I am known to be a bookworm. I think all writers are also book-aholics and by being writers we can call all that reading "research".
However recently I realised being a book-aholic did not make me well-read. I have no depth to my knowledge, the last classic I read was Jane Austen sometime back in the mid 1990s. Charles Dickens got ditched after GCSE and a too close acquaintance with Philip Pirrip in 'Great Expectations' (although having a character called Biddy made it a little more palatable).
I haven't read Hardy, Eliot or Lawrence and the Brontes were read back when I was 12. I do have quite a few poetry books ranging from Donne to Brian Patten. I had my F Scott Fitzgerald and Salinger moments as a teenager and I've passed them by ever since.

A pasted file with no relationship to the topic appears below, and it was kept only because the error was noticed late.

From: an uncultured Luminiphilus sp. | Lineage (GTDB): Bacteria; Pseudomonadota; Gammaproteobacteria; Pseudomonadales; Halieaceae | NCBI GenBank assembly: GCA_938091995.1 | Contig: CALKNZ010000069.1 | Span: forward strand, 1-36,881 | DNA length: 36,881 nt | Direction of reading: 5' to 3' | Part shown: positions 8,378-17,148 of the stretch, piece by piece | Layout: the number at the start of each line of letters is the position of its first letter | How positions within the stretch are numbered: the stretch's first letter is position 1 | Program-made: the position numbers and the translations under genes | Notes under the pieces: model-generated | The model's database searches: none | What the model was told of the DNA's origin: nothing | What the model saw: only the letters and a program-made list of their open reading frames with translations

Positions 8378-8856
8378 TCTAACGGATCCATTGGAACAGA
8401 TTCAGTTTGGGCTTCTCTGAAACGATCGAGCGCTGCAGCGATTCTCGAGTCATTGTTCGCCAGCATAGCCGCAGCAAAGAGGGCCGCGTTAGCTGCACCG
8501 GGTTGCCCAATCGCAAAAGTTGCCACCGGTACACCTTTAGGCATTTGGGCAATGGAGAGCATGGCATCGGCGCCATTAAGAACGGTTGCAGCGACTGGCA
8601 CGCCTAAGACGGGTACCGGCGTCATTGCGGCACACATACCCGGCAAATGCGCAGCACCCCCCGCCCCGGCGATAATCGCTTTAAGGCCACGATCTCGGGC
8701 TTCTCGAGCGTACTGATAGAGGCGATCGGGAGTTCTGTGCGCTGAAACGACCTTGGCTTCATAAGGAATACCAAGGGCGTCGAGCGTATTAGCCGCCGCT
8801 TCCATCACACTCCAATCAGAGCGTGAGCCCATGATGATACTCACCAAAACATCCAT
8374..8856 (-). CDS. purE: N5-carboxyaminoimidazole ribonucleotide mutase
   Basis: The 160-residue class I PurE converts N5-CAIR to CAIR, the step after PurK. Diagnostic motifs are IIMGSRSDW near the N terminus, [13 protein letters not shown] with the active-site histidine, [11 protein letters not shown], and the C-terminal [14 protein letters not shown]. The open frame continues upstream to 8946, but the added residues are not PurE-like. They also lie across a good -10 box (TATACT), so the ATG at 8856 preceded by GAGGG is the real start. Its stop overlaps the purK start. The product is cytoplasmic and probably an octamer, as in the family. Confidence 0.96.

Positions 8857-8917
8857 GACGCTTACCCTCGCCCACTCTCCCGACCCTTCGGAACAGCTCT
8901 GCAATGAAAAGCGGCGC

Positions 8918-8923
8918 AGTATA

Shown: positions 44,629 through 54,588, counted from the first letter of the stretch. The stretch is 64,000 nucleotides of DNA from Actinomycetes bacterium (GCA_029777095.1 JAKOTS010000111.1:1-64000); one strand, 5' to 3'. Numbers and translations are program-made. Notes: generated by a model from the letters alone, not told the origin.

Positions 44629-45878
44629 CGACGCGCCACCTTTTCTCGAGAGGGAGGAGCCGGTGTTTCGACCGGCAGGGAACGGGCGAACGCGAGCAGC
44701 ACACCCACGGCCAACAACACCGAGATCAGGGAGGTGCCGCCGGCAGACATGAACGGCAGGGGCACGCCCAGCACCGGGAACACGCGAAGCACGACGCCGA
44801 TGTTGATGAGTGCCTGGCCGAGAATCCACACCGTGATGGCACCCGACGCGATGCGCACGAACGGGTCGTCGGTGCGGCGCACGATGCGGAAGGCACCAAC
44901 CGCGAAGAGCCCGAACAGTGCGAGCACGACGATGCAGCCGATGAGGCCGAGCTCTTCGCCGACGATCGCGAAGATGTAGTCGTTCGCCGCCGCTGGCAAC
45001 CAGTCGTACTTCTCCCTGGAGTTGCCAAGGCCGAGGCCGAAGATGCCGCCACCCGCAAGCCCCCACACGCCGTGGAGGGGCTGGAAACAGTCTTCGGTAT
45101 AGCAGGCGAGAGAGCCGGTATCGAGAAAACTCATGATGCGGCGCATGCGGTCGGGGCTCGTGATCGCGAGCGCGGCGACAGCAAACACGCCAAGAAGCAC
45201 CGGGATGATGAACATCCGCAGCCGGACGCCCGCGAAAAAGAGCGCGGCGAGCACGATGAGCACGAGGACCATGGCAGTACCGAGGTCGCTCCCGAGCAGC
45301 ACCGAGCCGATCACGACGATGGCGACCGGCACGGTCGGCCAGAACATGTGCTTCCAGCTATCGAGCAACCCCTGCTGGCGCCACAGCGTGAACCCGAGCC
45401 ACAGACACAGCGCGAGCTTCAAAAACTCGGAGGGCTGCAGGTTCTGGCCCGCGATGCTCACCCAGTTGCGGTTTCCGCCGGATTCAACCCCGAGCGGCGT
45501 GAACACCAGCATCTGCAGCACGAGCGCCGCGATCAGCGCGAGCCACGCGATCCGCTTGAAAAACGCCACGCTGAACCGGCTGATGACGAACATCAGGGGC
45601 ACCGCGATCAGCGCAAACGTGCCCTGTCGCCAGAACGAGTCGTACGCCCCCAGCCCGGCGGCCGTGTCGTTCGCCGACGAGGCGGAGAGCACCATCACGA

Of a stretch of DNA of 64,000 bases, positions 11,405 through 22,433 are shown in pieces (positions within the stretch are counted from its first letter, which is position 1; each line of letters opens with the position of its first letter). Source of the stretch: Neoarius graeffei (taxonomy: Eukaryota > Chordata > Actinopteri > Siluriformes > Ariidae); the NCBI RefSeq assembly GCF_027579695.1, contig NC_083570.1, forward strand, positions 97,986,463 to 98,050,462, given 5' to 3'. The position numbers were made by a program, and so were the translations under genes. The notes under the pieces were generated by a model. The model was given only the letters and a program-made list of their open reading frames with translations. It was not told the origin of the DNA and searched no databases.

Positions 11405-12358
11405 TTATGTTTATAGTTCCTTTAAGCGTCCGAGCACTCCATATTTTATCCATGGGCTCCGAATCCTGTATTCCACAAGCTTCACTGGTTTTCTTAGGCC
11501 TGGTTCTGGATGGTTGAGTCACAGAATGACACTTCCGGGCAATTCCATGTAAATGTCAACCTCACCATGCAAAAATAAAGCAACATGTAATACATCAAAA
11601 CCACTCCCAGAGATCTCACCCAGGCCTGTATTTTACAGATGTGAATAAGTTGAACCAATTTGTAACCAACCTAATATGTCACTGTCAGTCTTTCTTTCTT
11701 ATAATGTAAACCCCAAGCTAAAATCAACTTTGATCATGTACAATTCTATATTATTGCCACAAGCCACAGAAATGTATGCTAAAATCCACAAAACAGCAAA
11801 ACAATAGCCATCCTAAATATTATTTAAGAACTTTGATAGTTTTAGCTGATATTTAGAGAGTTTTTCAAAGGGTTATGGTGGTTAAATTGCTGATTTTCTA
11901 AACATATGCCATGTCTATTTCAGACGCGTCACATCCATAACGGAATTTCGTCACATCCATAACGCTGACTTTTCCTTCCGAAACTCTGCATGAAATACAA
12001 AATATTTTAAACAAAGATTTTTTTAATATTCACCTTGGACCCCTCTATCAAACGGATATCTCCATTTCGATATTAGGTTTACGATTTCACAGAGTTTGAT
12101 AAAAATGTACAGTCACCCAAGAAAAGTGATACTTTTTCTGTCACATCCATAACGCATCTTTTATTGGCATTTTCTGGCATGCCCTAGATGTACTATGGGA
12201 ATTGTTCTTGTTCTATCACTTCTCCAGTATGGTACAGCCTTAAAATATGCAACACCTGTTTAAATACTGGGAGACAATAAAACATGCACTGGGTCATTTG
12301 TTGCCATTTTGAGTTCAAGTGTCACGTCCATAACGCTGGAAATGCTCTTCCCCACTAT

And when it comes to the modern... ne'er a one has passed my retinas.
This isn't bad. I am not against all those wonderful books that I have devoured with great pleasure It is just that without a working knowledge of some of the other books, without seeing the way language has been used, without flexing a muscle in my brain and pushing myself I feel as if my own writing is getting flabby.
So in an effort to exercise my brain along with my body I have invested in my own "Mind Gym".
The equipment so far:
1 copy of 'Far From the Madding Crowd' by Thomas Hardy
1 copy of 'Tess of the D'Urbervilles' by Thomas Hardy
1 audiobook dramatisation of 'Richard II'
1 audiobook dramatisation of 'Coriolanus'
1 audiobook dramatisation of 'Alls Well That Ends Well'
So far I am halfway through 'Far From The Madding Crowd', I'm enjoying it but it is slow going. My mind isn't used to having to work. 'Richard II' and 'Coriolanius' have both been listened to. They are due another go because I have now dipped into the plays and want to go back and find out what I've missed.
I want to expand the "Mind Gym" so I am open to suggestions. Anyone??